In December 2010, Gulpilil was charged with aggravated assault against Ashley, with the court hearing that he had thrown a broom at her, fracturing her arm. In September 2011, he was found guilty and sentenced to twelve months in prison.[17]

Honours and awards[edit]

Australia Council for the Arts[edit]

The Australia Council for the Arts arts funding and advisory body for the Government of Australia. Since 1993, it has awarded a Red Ochre Award. It is presented to an outstanding Indigenous Australian (Aboriginal Australian or Torres Strait Islander) artist for lifetime achievement.

Year Nominee / work Award Result
2013 himself Red Ochre Award Awarded

Gulpilil was appointed a Member of the Order of Australia (AM) in 1987.[18] He was awarded the Centenary Medal in 2001.[19]

He has twice received the AACTA/AFI Award for Best Actor in a Leading Role, for The Tracker in 2002 and Charlie's Country in 2014. He was also nominated for this award in 1977 for Storm Boy. Gulpilil was nominated for the AFI Award for Best Actor in a Supporting Role for Rabbit-Proof Fence in 2002.

He was nominated for the Helpmann Award for Best Male Actor in a Play in 2004 for the stage production Gulpilil.[20] A portrait of Gulpilil by Craig Ruddy won the 2004 Archibald Prize, Australia's best-known art prize.[21]

In May 2014, Gulpilil won a Best Actor award at the Cannes Film Festival for his performance in Rolf de Heer's film Charlie's Country. The award was in the Un Certain Regard section, a part of the festival that emphasises original, individual points of view and innovative film-making.[22][23]

In 2019, Gulpilil was honoured with the lifetime achievement award[24][25] at the 2019 NAIDOC Awards, and Premier's Award for Lifetime Achievement in the South Australian Ruby Awards.[26]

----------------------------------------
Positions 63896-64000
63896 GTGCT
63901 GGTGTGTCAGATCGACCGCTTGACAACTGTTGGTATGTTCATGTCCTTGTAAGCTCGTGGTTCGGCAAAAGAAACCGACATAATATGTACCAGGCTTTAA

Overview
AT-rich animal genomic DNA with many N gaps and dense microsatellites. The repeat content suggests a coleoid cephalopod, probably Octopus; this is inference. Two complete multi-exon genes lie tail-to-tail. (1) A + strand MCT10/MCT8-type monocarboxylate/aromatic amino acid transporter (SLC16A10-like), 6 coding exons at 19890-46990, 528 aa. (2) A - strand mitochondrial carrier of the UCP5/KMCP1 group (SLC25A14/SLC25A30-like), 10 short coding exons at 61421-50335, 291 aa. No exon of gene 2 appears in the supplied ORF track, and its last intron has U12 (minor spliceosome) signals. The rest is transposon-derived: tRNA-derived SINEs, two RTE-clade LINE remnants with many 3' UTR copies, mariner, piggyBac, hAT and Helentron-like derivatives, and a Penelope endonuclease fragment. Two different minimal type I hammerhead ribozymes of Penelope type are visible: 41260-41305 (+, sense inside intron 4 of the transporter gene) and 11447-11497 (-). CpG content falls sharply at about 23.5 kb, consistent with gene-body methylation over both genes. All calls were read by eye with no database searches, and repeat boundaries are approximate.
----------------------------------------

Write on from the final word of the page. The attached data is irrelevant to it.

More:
During The Vision Splendid Outback Film Festival at Winton, Queensland in 2021, Gulpilil was honoured with a star on Winton's Walk of Fame.[27]



Year Film Role Notes
1971 Walkabout Black boy Credited as David Gumpilil
1976 Mad Dog Morgan Billy
Storm Boy Fingerbone Bill Nominated—AACTA Award for Best Actor
1977 The Last Wave Chris Lee
1983 The Right Stuff Aborigine
1986 Crocodile Dundee Neville Bell
1987 Dark Age Adjaral
1988 Crocodile Dundee II Neville Bell
1991 Until the End of the World David
1996 Dead Heart Second Man in Desert
2001 Serenades Rainman
2002 The Tracker The Tracker AACTA Award for Best Actor
Cinemanila International Film Festival Award for Best Actor
FCCA Award for Best Actor
Inside Film Award for Best Actor
Rabbit-Proof Fence Moodoo Nominated—AACTA Award for Best Supporting Actor
2005 The Proposition Jacko
2006 Ten Canoes The Storyteller
2008 Australia King George
2013 Satellite Boy Jagamarra
2014 Charlie's Country Charlie AACTA Award for Best Actor
AFCA Award for Best Actor
AFCA Award for Best Screenplay
Cannes Film Festival Un Certain Regard for Best Actor
Nominated—AACTA Award for Best Original Screenplay (with Rolf de Heer)
Nominated—Asia Pacific Screen Award for Best Actor
Nominated—Cannes Film Festival Un Certain Regard – Best Actor
Nominated—FCCA Award for Best Actor
Nominated—FCCA Award for Best Screenplay
2016 Goldstone Jimmy
Crazy Days at the Old Brumby Moon Old Mick
2017 Cargo Daku
2018 Storm Boy Father of Fingerbone Bill
2021 My Name is Gulpilil Himself


Year Film Role Notes
1972 Boney Balinga / Dancer / Tonto / David Ooldea
1974 Homicide Gary Willis
1976 Rush Satchel
1976 Luke's Kingdom Aboriginal Boy
1977 The Outsiders Billy Potter
1979 Skyways Koiranah
1980 The Timeless Land Colbee